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School board adds step increase for teachers in budget proposal

The Anne Arundel County Board of Education voted Wednesday to fully fund teacher salary step increases in this year's operating budget request — a move that is slated to add $6.2 million to the overall $1.04 billion package interim Superintendent Mamie Perkins recommended in December.

The board voted 8-1 to fund the increases as it adopted the county schools' operating and capital budget proposal. School officials said the step increases — automatic increases given to employees as they move up the pay ladder — are part of funding its agreements with teacher bargaining units. The budget also calls for 2 percent pay raises for employees outside bargaining units and for 73 school-based positions.

Schools Chief Operating Officer Alex Szachnowicz said the current deal between the Teachers Association of Anne Arundel County and the school system expires in June 2015, but certain items in the contract can be revised through the remainder of the deal.

The proposed step increase would take effect for teachers July 1.

School officials said that since the budget proposal was announced, testimony at public hearings and budget workshops included concerns over how competitive Anne Arundel teachers' salaries are compared with those of neighboring school districts.

"Other jurisdictions around us have recommended salary adjustments for their teaching staff," Szachnowicz said. "We're already behind surrounding jurisdictions and we're worried that the further we fall behind, the less we will be able to compete with other jurisdictions for teaching talents."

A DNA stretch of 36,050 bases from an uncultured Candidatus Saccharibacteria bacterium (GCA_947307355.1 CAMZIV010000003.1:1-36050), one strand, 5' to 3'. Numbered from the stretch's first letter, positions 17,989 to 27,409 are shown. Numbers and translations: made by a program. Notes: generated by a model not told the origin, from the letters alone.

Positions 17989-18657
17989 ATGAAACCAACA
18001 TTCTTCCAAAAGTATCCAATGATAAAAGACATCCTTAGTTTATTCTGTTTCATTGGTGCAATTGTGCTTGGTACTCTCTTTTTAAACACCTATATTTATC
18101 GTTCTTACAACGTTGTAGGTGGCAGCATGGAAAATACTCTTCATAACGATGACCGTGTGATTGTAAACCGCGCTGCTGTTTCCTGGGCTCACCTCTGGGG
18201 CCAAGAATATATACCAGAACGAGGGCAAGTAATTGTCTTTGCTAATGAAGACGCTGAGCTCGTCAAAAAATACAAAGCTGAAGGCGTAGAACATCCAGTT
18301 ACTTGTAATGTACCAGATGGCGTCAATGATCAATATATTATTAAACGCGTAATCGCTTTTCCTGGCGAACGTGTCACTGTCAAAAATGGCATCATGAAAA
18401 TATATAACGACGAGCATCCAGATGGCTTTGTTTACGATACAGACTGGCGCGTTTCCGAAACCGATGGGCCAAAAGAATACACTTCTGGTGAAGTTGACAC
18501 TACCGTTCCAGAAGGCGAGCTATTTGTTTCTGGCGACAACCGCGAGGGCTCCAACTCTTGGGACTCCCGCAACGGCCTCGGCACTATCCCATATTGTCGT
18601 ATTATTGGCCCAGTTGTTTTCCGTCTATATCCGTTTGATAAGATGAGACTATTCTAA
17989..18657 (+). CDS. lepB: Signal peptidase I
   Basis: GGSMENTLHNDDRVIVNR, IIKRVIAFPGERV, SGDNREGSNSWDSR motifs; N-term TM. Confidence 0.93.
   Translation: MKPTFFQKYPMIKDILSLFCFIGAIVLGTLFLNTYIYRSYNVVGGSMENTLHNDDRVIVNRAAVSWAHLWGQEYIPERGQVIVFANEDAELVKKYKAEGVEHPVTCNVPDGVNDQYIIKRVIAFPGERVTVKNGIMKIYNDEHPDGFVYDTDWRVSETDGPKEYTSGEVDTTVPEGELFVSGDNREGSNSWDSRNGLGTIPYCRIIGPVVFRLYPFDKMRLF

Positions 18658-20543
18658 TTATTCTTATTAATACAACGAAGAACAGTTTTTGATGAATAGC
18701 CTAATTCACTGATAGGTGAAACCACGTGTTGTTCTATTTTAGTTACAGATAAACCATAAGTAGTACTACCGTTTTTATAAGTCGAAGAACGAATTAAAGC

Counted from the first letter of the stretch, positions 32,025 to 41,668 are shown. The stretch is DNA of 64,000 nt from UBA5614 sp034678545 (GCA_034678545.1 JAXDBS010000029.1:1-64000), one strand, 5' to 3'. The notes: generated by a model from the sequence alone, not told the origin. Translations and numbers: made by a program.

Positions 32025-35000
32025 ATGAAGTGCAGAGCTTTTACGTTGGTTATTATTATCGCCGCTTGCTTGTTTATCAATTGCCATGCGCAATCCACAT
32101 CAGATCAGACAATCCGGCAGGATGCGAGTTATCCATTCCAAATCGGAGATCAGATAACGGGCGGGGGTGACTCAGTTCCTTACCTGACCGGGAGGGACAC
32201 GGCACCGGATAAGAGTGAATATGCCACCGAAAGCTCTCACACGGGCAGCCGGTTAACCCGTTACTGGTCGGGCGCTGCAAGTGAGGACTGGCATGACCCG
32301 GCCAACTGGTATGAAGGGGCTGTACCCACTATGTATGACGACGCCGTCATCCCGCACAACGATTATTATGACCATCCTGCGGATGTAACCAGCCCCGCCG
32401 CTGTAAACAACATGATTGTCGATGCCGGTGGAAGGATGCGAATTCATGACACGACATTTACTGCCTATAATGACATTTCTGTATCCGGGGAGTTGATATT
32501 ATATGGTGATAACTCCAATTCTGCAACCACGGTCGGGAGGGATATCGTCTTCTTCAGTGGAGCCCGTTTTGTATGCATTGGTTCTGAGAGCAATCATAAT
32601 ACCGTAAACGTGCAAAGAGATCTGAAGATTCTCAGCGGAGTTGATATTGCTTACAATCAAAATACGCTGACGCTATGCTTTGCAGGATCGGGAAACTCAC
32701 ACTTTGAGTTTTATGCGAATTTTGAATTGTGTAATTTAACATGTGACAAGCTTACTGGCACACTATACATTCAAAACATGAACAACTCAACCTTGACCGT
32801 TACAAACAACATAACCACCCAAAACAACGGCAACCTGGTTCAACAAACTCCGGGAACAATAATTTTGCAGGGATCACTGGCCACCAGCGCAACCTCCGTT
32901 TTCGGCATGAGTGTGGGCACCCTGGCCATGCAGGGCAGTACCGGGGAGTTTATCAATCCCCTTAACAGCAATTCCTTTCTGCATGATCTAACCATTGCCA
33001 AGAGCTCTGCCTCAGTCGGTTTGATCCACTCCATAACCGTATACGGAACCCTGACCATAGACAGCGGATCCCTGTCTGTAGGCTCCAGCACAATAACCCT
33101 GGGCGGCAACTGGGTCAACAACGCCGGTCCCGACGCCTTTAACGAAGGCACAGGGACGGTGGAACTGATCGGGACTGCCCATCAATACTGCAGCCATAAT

Yet the school board voted to adopt the measure just moments after Szachnowicz told members the district will receive about $600,000 less in state funding than anticipated for its budget. As a result, school officials will likely ask the county for $6.8 million more than originally requested to cover the state's shortfall and the step increase.

"It is an uphill climb, but you have to ask for what you know you need," Perkins said.

Szachnowicz said with the step amendment, the school system's request for compensation for all school system employees is now $24.9 million, up from $18.7 million.

The lone vote against the measure came from board member Amalie Brandenburg.

The board's request now goes to County Executive Laura Neuman, who is expected to present her budget to the county council in May. The county council must adopt its budgets no later than June 15, and then the school board will review the amount allocated and approve a final school system budget by June 30.

Neuman wouldn't say whether her budget plan will accommodate the board's full — and now amended — request, but said, "Our teachers have one of the most important jobs in the world, and we must do everything that we can to support them.

"The increase was made in order to fully cover the terms of the existing agreement with the union, and I think that living up to negotiated agreements is important," she said. "I will certainly consider the board's full request and balance that with many other needs across the county."

School officials said the board's overall request is a 4.2 percent increase over last year's operating budget, contains $5.1 million in program enhancements, and would add 32.4 teaching positions to address continued growing enrollment. Anne Arundel County public schools serves 78,490 students and is projected to surpass the 80,000 mark in the coming years, officials said.

Richard Benfer, president of the teachers union, applauded the school system's move to boost teacher salaries and said he hopes board members have the resolve needed to push it through the next steps.

"I'm happy that they recognize the fact that we need that step to catch up, because we're four and a half years behind [nearly] every other county," Benfer said. "It will go a long way to help keep people, and it's also is a signal to me that the board ... is willing to fight the fight to get it funded — because it's going to be a fight with the county council and county executive."


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